My Champlain Valley: Public database of racial info from Vermont traffic stops launched

My Champlain Valley: Public database of racial info from Vermont traffic stops launched. “Five years after Vermont law enforcement officers first became required to document the race of all drivers they pull over in traffic stops, that information has proven to be difficult to come by. However, a Vermont racial justice group has just made the data significantly easier to find.”

CNET: Facebook apologizes after anonymous post alleges racism at company

CNET: Facebook apologizes after anonymous post alleges racism at company. “Facebook apologized Friday after an anonymous online document alleged that black, Latino and Asian women continued to face racism at the company a year after a former employee brought the issue into public view. The post, titled ‘Facebook empowers racism against its employees of color’ and published on Medium, outlines incidents that 12 current and former employees experienced while on the job.”

Mashable: TikTok users of color call for better visibility on the For You Page

Mashable: TikTok users of color call for better visibility on the For You Page . “TikTok users are calling for more visibility for creators of color on the platform. The app’s For You Page, a never ending queue of trending content, displays videos based on content the user has already engaged with. Nobody outside of TikTok itself knows how the algorithm works, and TikTok declined to comment on it for Mashable, but some users claim that the app’s most popular faces are overwhelmingly white. Tired of not seeing people who look like them while scrolling through the app, the users are raising awareness for better representation.”

Londonist: Black Cultural Archives Just Made Over 4,000 Items Available Online

Londonist: Black Cultural Archives Just Made Over 4,000 Items Available Online. “The Black Cultural Archives in Brixton is one of London’s best resources for exploring the history of African and Caribbean communities in the UK. It’s continually open to the public, but has just become even more accessible, with the digitisation of over 4,000 items from its archives.”

Google using dubious tactics to target people with ‘darker skin’ in facial recognition project: sources (New York Daily News)

New York Daily News: Google using dubious tactics to target people with ‘darker skin’ in facial recognition project: sources. “… several people who worked for the project spoke to The News in lengthy interviews and said Google’s ravenous appetite for data led to questionable and misleading methods. They said teams were dispatched to target homeless people in Atlanta, unsuspecting students on college campuses around the U.S. and attendees of the BET Awards festivities in Los Angeles, among other places. The workers known as Google TVCs — an acronym to specify temps, vendors or contractors — told The News they were paid through a third-party employment firm called Randstad.”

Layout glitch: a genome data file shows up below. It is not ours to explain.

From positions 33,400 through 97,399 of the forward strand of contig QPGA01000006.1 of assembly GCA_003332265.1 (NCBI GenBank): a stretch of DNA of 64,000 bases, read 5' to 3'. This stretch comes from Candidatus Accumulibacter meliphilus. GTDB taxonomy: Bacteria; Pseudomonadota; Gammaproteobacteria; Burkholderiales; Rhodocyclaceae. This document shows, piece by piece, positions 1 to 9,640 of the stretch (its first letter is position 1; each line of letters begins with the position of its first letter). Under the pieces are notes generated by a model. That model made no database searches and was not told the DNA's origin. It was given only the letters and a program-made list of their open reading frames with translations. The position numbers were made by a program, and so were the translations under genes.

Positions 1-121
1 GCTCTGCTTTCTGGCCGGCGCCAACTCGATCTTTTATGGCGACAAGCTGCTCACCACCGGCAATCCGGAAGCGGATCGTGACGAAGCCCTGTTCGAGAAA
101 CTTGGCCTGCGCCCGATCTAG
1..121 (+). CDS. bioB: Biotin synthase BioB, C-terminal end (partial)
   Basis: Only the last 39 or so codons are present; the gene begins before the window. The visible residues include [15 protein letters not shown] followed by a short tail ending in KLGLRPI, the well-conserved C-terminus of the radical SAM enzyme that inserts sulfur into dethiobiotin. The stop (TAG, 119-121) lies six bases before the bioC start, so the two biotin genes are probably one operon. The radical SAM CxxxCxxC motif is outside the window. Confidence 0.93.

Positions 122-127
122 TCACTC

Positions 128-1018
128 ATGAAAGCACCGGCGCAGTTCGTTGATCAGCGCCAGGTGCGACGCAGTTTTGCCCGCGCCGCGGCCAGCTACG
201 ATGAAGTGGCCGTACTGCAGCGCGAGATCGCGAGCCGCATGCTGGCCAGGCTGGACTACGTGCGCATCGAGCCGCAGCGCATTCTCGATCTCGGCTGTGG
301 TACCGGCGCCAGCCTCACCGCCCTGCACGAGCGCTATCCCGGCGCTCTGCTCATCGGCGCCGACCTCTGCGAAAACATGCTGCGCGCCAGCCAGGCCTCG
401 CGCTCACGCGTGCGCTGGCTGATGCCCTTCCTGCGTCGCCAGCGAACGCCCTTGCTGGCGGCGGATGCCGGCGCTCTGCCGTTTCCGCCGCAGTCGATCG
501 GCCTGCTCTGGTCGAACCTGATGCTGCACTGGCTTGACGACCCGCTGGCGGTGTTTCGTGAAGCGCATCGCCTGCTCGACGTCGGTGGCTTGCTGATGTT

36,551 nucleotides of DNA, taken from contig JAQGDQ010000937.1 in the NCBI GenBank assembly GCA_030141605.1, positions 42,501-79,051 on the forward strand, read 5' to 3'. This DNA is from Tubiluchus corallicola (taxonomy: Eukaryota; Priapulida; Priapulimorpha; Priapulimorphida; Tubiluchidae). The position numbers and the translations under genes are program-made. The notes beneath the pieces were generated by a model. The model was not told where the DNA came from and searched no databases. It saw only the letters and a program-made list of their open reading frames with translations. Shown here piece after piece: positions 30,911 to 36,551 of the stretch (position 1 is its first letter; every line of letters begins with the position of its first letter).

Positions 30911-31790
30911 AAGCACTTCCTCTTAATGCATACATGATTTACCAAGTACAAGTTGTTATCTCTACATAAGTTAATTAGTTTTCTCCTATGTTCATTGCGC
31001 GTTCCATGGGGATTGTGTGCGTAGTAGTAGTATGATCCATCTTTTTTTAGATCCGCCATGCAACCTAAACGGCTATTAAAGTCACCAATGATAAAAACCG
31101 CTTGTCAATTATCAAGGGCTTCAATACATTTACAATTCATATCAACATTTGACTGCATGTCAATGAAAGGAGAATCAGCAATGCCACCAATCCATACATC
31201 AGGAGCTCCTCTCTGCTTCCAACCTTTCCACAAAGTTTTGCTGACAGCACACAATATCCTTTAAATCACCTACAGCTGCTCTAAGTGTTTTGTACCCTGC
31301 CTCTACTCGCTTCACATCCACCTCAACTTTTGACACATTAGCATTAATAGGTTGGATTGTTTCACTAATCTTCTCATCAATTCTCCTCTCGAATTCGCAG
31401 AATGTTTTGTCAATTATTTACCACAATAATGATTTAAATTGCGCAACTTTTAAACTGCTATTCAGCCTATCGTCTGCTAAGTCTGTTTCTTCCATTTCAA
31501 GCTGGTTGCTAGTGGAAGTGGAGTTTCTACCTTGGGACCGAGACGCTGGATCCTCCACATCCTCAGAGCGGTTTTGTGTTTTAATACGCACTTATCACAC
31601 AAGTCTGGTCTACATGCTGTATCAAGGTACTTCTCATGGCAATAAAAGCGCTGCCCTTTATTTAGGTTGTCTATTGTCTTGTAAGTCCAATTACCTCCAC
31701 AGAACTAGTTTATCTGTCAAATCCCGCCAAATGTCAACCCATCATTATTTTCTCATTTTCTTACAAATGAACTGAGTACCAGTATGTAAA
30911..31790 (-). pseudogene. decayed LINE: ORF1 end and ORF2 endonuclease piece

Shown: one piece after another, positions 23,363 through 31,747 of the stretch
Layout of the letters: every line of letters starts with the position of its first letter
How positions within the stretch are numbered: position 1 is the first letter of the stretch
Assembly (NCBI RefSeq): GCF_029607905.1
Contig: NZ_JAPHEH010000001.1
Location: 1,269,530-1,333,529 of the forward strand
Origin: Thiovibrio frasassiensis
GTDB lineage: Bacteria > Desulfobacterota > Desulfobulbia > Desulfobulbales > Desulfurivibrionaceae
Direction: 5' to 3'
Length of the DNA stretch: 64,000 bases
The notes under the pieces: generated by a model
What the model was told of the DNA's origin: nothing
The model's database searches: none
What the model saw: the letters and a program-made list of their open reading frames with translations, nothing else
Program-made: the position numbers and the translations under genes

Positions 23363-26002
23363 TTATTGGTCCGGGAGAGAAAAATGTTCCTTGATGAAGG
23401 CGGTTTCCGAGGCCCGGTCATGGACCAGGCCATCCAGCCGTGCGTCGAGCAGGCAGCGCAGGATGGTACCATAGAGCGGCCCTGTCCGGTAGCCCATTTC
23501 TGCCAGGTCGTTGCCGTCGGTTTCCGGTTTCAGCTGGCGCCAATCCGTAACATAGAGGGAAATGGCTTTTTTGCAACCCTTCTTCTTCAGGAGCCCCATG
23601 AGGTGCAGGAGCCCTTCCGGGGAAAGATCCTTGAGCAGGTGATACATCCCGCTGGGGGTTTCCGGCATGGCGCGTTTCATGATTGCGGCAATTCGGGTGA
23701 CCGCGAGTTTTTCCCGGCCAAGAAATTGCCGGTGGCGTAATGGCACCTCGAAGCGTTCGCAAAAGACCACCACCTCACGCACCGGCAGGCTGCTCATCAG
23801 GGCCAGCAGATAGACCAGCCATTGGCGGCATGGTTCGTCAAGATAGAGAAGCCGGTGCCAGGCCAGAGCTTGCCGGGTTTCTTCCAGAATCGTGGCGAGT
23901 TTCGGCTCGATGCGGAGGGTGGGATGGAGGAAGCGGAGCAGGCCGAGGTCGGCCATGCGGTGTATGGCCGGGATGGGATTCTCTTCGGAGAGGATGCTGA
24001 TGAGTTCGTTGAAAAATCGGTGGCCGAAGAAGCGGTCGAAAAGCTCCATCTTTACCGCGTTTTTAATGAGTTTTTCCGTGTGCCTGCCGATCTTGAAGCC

Globe and Mail: Hands-on projects lead to major discoveries

Globe and Mail: Hands-on projects lead to major discoveries. “In the spring of 2018, approximately 20 students from Académie Ste-Cécile International School in Windsor, Ont., crouched low in a farmer’s field with crayons and paper in hand. But rather than drawing the surrounding landscape, the Grade 11 and 12 students were busy recording local history – one gravestone at a time…. While some of the county’s 18 known black cemeteries are still cared for by local churches or the government, others are abandoned, nearly invisible. That class trip for geography and history students launched what would eventually garner them ample media attention and an esteemed Lieutenant Governor’s Ontario Heritage Award For Youth Achievement.”

Hartford Courant: A new project reveals the hidden history of colonial people of color who are buried in downtown Hartford

Hartford Courant: A new project reveals the hidden history of colonial people of color who are buried in downtown Hartford. “The graves of hundreds of African Americans and Native Americans lie in downtown Hartford’s Ancient Burying Ground, but without headstones they remain invisible. Excluded from official records or referred to only by race, their stories remain as hidden as their graves. Four centuries after enslaved people were first brought to America, a new project organized by the Ancient Burying Ground Association investigates hundreds of these untold stories. ‘Uncovering Their History’ shares the stories of colonists of color: an enslaved couple given away as a wedding present, black men who joined the Continental Navy in hopes of obtaining their freedom, Native American doctors and servants.”